Before my pregnancy I decided to follow a mostly vegetarian diet. Sure I had thought about going vegan, but there was no way I could ever give up cheese. (Hello, pizza??!!) Going two years without chicken and beef was easy, but quitting my affair with grilled cheese sandwiches and ice cream just was something I wasn’t prepared to do.
But now dairy products have broken up with me—all thanks to my baby.
Because of his stomach issues (including seriously bad gas) and crying fits from the discomfort, my pediatrician recommended I cut the diary out as I continue to breastfeed. And since I am supplement feeding, we had to go to the hypoallergenic formula Similar Alimentum, and then later switched to Enfamil Nutramigen (which smells better and sits much better in my son’s tummy), which is specifically the option for cow’s milk allergies.
After lots of trial and error trying to figure out the problem behind the gas, all signs continue to point to diary. While my son is feeling much better these days, it continues to be a struggle to find things to eat to not upset his stomach.
Coming from someone who lived on things like yogurt and bagels with cream cheese, this has been a huge challenge. Not only does breastfeeding causes me to be HANGRY—so my son’s cow milk allergy really makes it hard enough to satisfy my own tummy— but it has also been a struggle to say goodbye to my favorite foods, especially around the holidays, meaning no canolis for me.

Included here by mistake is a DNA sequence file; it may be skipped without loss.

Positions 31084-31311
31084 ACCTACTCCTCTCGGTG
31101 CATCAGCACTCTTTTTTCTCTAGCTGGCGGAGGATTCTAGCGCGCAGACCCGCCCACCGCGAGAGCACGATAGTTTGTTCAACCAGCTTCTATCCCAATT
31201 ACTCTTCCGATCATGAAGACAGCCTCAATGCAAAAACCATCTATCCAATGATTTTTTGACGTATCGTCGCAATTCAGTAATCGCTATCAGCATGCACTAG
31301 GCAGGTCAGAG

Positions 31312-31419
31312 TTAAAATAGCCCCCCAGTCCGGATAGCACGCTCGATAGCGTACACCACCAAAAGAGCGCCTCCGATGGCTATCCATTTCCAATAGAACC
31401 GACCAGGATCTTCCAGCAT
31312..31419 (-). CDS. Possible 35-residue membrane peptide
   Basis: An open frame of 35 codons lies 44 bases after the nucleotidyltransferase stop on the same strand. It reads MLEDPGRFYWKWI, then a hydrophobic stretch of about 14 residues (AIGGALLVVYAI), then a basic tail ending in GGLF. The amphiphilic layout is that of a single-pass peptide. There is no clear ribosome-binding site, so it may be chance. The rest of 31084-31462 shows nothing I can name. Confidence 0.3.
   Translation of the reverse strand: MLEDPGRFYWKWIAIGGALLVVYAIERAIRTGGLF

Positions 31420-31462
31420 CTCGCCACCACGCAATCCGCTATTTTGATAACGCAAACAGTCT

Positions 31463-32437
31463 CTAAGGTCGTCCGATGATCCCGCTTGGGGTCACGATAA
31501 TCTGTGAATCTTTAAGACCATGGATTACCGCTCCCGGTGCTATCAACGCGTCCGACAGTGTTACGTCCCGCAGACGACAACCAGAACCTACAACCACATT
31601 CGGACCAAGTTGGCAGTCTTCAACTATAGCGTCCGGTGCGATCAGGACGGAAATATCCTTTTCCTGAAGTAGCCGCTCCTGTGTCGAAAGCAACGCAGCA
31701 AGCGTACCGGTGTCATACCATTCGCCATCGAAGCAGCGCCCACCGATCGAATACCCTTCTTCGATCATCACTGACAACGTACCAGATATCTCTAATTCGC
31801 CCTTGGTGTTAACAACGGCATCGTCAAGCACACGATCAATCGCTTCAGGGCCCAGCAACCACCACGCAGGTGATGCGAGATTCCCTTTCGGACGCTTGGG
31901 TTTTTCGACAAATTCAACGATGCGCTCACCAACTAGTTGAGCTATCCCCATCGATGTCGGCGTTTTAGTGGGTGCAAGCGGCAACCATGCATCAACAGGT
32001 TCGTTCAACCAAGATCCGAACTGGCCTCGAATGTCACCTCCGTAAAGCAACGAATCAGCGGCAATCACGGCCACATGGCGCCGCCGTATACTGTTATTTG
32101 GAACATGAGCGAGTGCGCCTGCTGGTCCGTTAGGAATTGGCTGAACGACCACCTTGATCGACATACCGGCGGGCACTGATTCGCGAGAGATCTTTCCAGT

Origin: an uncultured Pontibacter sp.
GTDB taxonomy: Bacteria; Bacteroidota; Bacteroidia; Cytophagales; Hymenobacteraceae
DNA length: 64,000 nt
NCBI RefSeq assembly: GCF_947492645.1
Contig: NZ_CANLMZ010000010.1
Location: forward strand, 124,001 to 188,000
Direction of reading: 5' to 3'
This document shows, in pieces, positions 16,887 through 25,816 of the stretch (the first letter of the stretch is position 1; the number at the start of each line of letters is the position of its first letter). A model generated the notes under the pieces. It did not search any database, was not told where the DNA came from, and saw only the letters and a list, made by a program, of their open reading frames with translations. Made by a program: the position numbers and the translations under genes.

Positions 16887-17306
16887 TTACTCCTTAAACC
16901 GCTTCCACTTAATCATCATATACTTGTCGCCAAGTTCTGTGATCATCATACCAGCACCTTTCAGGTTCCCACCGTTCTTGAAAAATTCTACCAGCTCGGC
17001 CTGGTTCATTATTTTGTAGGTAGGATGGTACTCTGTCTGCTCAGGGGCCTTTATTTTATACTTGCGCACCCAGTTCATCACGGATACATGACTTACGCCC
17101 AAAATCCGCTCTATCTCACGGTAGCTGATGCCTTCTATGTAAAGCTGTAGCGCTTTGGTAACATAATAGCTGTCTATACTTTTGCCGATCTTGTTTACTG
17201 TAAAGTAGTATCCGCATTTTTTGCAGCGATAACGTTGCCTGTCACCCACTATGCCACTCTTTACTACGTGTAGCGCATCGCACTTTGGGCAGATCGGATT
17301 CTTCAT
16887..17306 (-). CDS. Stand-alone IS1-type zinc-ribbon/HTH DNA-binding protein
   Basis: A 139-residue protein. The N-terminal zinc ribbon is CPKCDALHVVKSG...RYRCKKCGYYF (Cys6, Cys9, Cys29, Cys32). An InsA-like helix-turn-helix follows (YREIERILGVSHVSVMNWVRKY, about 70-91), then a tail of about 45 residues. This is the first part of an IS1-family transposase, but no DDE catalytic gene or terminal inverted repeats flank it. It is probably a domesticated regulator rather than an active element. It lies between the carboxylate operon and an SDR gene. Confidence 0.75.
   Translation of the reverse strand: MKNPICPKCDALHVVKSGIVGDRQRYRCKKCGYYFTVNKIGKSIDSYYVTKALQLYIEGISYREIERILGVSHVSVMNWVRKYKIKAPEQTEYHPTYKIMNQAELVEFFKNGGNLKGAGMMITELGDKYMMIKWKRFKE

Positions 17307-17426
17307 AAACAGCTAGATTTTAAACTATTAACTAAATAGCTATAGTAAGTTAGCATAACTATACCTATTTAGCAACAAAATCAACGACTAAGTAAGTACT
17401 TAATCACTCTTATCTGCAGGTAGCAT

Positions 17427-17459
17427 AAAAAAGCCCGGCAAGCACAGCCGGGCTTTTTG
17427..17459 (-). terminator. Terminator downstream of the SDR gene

Now I am no stranger to avoiding certain foods because of allergies (I suffered from and outgrew many food allergies), but just about everything has milk or butter in it. However, you can still follow a healthy diet that will also make you happy—filled with many of the foods you enjoy as well as forcing you to incorporate many (often more health) alternatives.
But before I break down the best foods to eat if you too are facing this problem, here’s what an allergy to cow’s milk really means.
What is Cow’s Milk Allergy?
Interestingly enough, cow’s milk allergy is the most common kind of allergy in infants—which means dairy is one of the most common culprits of gasy or colic-y babies who are breastfed or formula fed.
This does not mean your baby is lactose intolerant. Cow’s milk allergy and lactose intolerant are two separate problems. Those with a cow’s milk allergy suffer from a sensitivity to the protein found in the cow’s milk. The body treats the proteins found in the milk as a threat and releases chemicals that causes the symptoms of an allergy, which include a bloated stomach, stomach rumbling, diarrhea, constipation, wheezing, eczema, gas, colic and stuffy nose.
The proteins we are talking about are not the same of lactose, so don’t even think about picking up cheese-less cheese (made from soy) like I did. Lactose-free products will not solve the problem. Those who are lactose-intolerant can’t digest the sugar in the milk, which then cause the acids and gas once the lactose reaches the stomach. Those who are lactose-intolerant also do not have the same symptoms as mentioned above.